Soon, elements and words from Aboriginal languages were to become part of the Australian vernacular. In researching for this article, I actually discovered that a lot of words I previously thought to be ‘standard’ English are actually derived from Indigenous Australian languages! Here are some examples:


  • The names of many places and animals – including Canberra (the Australian capital, meaning ‘meeting place’ in a local language), dingo, kangaroo, budgerigar, boomerang, wallaby.
  • Hard yakka – meaning ‘hard work’, derived from the Jagera language of the Brisbane area.
  • Cooee – a high-pitched call used traditionally by Aboriginal Australians to attract attention, used due to its ability to travel long distances.
  • Bung – meaning ‘dead’, but also used to mean broken or useless, for example “He has a bung eye”.


Other Common Australian English Words and Expressions

  • ‘Tradies’, ‘sparkies’, ‘chippies’, ‘brickies’, ‘rangas’ – meaning tradesmen, electricians, carpenters, bricklayers and people with red hair, respectively. Note that this last one is derogatory and its use is frowned upon.
  • ‘Thongs’ – are what American’s refer to as ‘flip-flops’. Get your mind out of the gutter.
  • ‘Macca’s’ – is the commonly used name for McDonalds in colloquial speech.
  • The ‘big smoke’ – used primarily by people from the country to refer to big cities, usually Sydney or Melbourne.
  • ‘Ankle biters ‘– children.
  • A ‘bludger’ – a lazy person.
  • ‘Fair dinkum’ – real or genuine, i.e. “a fair dinkum Aussie”.
  • ‘Off one’s face’/’smashed’/’para’ –  refer to being drunk, “I was off my face last night”.
  • ‘Shithouse’ – something of very bad quality.  “That parma is shithouse!”
  • To be ‘spewin’ – To be very angry or disappointed.


Variations of Australian English Within Australia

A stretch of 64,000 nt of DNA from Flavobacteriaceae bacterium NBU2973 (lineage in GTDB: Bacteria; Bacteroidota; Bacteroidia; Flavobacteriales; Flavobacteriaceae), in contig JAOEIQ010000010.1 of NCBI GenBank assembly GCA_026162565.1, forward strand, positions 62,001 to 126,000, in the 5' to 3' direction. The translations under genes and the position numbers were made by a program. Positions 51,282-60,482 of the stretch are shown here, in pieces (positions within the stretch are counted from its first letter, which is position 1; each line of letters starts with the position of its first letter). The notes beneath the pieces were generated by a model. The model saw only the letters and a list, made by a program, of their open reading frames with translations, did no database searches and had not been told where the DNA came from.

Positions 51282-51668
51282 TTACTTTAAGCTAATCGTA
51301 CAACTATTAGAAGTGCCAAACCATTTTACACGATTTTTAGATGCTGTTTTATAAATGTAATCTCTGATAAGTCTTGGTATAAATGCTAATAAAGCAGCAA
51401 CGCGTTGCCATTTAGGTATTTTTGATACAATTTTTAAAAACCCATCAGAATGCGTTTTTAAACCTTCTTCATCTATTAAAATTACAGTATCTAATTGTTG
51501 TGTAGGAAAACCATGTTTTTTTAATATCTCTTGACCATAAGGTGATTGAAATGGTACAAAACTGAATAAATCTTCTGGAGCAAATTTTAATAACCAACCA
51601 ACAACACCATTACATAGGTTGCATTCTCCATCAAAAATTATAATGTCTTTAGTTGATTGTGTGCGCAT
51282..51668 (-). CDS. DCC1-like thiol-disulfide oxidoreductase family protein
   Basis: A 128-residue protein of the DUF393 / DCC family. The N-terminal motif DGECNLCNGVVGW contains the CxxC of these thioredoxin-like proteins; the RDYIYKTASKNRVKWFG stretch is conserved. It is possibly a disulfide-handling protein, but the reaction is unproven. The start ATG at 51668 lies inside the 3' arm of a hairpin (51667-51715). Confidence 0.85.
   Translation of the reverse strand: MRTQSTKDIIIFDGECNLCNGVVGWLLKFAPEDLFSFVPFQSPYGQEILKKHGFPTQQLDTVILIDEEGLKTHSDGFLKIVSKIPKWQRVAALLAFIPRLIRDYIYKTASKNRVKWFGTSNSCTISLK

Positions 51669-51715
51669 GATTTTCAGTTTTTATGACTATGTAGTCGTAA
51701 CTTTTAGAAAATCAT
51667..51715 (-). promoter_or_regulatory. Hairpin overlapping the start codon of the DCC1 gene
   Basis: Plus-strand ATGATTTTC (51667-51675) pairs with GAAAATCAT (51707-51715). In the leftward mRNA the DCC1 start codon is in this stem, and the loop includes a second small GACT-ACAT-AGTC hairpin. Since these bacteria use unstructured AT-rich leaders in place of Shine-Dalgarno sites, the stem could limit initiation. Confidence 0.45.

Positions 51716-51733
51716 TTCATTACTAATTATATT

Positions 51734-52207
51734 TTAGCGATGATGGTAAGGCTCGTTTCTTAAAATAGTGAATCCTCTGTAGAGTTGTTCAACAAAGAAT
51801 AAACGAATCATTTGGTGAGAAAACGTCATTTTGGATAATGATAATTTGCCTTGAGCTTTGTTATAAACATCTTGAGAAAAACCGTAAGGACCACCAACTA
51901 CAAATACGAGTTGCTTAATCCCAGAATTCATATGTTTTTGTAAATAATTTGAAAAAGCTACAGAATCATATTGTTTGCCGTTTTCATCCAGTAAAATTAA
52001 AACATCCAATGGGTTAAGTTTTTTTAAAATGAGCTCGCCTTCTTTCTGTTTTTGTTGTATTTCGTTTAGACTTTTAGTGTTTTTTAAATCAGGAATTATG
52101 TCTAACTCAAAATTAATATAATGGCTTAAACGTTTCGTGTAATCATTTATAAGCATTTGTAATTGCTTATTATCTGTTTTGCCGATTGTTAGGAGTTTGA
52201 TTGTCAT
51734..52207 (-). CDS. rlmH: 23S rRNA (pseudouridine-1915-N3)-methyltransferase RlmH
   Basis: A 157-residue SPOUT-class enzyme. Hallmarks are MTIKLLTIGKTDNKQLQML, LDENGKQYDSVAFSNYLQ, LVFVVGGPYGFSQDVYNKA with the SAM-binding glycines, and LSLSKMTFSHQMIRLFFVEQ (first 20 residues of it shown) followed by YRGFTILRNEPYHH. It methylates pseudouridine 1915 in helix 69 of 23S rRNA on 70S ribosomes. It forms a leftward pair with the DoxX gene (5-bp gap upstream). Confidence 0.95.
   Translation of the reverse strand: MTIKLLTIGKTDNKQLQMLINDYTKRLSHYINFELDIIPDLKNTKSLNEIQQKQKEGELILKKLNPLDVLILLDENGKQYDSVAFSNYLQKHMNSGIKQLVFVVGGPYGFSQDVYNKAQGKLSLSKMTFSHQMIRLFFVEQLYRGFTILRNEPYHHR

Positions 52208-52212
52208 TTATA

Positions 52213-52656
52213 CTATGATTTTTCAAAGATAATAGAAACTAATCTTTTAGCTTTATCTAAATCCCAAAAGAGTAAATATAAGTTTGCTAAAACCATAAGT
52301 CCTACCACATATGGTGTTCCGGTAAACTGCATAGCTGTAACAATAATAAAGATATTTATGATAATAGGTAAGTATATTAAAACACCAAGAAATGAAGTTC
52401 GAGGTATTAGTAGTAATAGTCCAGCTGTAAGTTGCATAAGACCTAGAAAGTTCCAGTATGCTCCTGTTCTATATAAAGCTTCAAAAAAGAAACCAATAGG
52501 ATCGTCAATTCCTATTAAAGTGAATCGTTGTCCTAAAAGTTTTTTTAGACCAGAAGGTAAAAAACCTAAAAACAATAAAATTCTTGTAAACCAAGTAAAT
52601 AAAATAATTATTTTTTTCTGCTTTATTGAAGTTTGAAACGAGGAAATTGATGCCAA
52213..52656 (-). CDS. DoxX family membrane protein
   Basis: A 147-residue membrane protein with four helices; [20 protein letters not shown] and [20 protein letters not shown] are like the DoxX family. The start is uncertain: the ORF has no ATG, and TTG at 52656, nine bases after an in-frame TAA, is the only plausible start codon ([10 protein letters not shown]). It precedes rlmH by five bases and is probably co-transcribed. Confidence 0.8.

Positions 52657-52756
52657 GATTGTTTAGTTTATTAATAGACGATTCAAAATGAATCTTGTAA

Within Australia itself are many different variations of Australian English, as well as many Creole languages that have emerged since colonisation through contact with Aboriginal people. Despite being such a large country, the variations in Australian English occur primarily between different sociocultural groups, however there are also some differences between the States (although this is mainly limited to small differences in vocabulary).


One interesting example of different vocabulary between the States is the use of the slang terms ‘tight’ in Victoria and ‘slack’ in New South Wales to mean the same thing, despite the fact that, literally speaking, these two words are opposite in meaning. They are both used to describe someone who is behaving in an unfair or mean way (“dude, don’t be tight”).


According to linguists, the main sociocultural variants of Australian English are the broad, general and cultivated ones. The ‘broad’ accent is what you imagine when you think of what a stereotypical Australian accent sounds like, for example, the accents of Steve Irwin or Paul Hogan (Crocodile Dundee). It is spoken nationwide, however it is most common in rural areas. The ‘general’ accent is used primarily by people living in metropolitan areas (I would classify myself in this category), an example of which would be Hugh Jackman. ‘Cultivated’ Australian English is much less common now than it was in previous generations, perhaps due to a change in social values. It historically denoted high social class or education, however it is often considered to be pretentious nowadays.


Anyway, guys, I hope you enjoyed the post! Hopefully you all learnt something about Australian English. We’re still a small country, but our population is rising rapidly, especially due to immigration. Australia is a popular destination for migrants due to our relatively stable economic condition. It may be that we may become one of the big players in the future!

Thanks for reading! If you want some more information about me, you can check out my blog Chinese-Breeze .

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Dan is a University student from Melbourne, Australia, studying Law and Arts with a Chinese major. He has been in love with languages ever since spending a semester living with a French family back in High School, and thinks everyone should speak another language. He speaks English, French, Spanish, and Chinese, with varying ability, and runs his own language blog about learning Chinese (Chinese-Breeze). Next year, he will be studying Chinese full time in China at Nanjing University.